Hacks and hackers gather to write the first Data Journalism Handbook
The following post is from Federica Cocco, a freelance journalist and the former editor of Owni.eu, a data-driven investigative journalism site based in Paris. She has also worked with Wired, Channel 4 and the Guardian. It is cross posted on DataDrivenJournalism.net and on the Data Journalism Blog.
Ravensbourne College is an ultramodern cubist design school which abuts the O2 arena on the Greenwich peninsula. It is perhaps an unusual and yet apt setting for journalists to meet.
Members of the Open Knowledge Foundation and the European Journalism Centre saw this as a perfect opportunity to herd a number of prominent journalists and developers who, fuelled by an unlimited supply of mocacchinos, started work on the first Data Journalism Handbook.
The occasion was the yearly Mozilla Festival, which acts as an incubator to many such gatherings. This year the focus was on media, freedom and the web.
The manual aims to address one crucial problem: "There are a lot of useful resources on the web," Liliana Bounegru of the EJC said, "but they are all scattered in different places. So what we're trying to do is put everything together and have a comprehensive step-by-step guide."
In data journalism, most people are self-taught, and many find it hard to keep up-to-date with every tool produced by the industry. “It could be vital having a handbook that really explains to journalists how you can approach data journalism from scratch with no prior knowledge, ” says Caelainn Barr of the Bureau of Investigative Journalism
Friedrich Lindenberg of the OKF believes there is a real urgency in making newsrooms data-literate: “If journalists want to keep up with the information they need to learn coding, and some bits of data analysis and data-slicing techniques. That will make much better journalism and increase accountability.”
And who better than the New York Times’ Interactive Editor Aron Pilhofer, The Guardian Data Blog’s Simon Rogers and others to lead the ambitious efforts?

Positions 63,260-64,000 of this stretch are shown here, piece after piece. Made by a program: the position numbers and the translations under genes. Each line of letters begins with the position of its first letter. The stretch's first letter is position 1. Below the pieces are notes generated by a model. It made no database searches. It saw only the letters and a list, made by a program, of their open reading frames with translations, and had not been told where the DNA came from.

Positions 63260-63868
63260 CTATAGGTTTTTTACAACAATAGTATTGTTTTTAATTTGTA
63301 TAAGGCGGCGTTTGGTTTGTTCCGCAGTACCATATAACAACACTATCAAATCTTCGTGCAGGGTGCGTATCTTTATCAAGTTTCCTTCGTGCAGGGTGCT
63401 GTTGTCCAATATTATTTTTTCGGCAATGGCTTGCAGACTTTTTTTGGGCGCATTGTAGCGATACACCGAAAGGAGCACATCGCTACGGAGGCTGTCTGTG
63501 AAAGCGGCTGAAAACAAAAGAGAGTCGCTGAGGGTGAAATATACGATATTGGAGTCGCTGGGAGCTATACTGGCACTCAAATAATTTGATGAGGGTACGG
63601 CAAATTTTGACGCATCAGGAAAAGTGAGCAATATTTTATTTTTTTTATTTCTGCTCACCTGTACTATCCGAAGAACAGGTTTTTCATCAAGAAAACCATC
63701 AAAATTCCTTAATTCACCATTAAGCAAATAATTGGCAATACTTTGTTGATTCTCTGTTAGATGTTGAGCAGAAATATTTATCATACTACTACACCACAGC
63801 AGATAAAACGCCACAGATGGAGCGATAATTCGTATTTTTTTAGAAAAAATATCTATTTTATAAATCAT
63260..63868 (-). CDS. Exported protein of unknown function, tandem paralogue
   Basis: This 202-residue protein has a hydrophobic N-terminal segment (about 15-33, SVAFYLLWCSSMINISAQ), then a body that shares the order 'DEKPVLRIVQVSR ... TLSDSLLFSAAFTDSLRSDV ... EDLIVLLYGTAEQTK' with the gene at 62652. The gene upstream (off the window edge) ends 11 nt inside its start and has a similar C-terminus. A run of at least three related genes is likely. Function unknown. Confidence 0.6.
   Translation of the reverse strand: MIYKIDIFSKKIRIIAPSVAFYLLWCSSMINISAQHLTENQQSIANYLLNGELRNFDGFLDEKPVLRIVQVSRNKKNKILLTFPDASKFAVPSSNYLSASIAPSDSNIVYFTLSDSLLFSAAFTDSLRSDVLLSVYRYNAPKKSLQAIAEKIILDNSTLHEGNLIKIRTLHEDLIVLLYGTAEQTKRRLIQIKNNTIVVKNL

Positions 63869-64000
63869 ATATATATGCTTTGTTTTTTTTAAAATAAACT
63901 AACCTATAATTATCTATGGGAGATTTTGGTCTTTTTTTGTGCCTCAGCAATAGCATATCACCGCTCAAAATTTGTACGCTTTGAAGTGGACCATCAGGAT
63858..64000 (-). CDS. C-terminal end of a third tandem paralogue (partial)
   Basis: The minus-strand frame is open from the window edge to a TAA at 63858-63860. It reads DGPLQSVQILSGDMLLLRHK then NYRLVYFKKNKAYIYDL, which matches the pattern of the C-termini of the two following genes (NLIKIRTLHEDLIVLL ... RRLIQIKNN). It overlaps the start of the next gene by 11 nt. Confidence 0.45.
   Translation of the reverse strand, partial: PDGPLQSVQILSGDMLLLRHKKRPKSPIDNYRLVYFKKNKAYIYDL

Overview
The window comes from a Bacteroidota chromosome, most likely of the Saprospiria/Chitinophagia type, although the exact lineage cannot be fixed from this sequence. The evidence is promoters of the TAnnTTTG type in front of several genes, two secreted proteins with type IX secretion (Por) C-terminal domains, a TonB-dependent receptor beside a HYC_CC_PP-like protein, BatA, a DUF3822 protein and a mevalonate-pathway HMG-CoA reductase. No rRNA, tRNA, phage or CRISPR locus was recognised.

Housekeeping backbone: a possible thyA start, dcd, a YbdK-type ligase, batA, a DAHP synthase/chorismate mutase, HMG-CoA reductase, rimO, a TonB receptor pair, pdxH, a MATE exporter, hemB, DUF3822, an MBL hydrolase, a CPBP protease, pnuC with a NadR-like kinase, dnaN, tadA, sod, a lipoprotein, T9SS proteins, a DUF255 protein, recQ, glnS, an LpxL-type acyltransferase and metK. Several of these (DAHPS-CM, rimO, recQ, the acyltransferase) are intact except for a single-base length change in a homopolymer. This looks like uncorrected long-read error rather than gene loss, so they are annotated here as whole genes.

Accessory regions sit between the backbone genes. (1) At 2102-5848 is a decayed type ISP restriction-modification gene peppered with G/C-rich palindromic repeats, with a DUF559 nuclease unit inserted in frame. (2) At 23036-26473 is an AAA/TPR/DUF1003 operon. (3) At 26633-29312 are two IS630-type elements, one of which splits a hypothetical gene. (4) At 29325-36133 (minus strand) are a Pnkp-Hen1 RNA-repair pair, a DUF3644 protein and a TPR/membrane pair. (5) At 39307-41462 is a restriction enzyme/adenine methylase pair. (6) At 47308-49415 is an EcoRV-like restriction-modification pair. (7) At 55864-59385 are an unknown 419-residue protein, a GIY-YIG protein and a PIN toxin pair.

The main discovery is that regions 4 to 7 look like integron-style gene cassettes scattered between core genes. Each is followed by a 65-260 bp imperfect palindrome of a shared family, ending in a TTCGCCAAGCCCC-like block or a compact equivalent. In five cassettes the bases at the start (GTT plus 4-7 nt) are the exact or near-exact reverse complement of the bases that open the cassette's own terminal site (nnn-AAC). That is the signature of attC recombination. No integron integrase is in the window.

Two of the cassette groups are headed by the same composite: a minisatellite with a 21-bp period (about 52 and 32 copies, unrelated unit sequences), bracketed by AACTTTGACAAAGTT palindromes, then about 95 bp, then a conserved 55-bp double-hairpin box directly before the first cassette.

In charge of sorting the wheat from the chaff, around 40 people joined them in the sixth floor of the college, for a 48 hour session.
The first draft of the handbook should be ready in the coming months, as other contributions from every corner of the web are still working on making an input.
Of course the first data journalism handbook had to be open source. How else would it be able to age gracefully and be relevant in years to come?
Workshops of this sort represent a decisively different break from the past. Aspiring data journalists will know that hands-on sessions are a cut above the usual lectures featuring knowledgeable speakers and PowerPoint presentations. Discussing the topic and citing examples is not enough. After all, if you give a man a fish you have fed him for a day. But if you teach a man ho w to fish, you have him fed for a lifetime.
Jonathan Gray concurs: “Rather than just provide examples of things that have been done with data, we want to make it easier for journalists to understand what data is available, what tools they can use to work with data, how they can visualise data sets and how they can integrate that with the existing workflows of their news organisations.”
At the event itself, after a brief introduction, the crowd split into five groups and began collaborating on each chapter of the handbook. Some were there to instill knowledge, others were there to absorb and ask questions.
“I like the fact that everyone is bringing a different skillset to the table, and we’re all challenging each other”, one participant said.
Francis Irving, CEO of ScraperWiki, led the session on new methods of data acquisitions. He believes the collaboration between journalists, programmers, developers and designers, though crucial, can generate a culture clash: “When working with data, there’s a communication question, how do you convey what you need to someone more technical and how do they then use that to find it in a way that’s useful.”
“A project like this is quite necessary,” noted Pilhofer, “It’s kind of surprising someone hasn’t tried to do this until now.”
The free e-book will be downloadable from the European Journalism Centre’s DataDrivenJournalism.net/handbook in the coming months. If you want to follow our progress or contribute to the handbook you can get in touch via the data journalism mailing list, the Twitter hashtags #ddj and #ddjbook, or email email@example.com.
Watch here the full video report from the Data Journalism Handbook session at the Mozilla Festival.
The organisers would like to thank everyone who is contributing to the handbook for their input and to Kate Hudson for the beautiful graphics.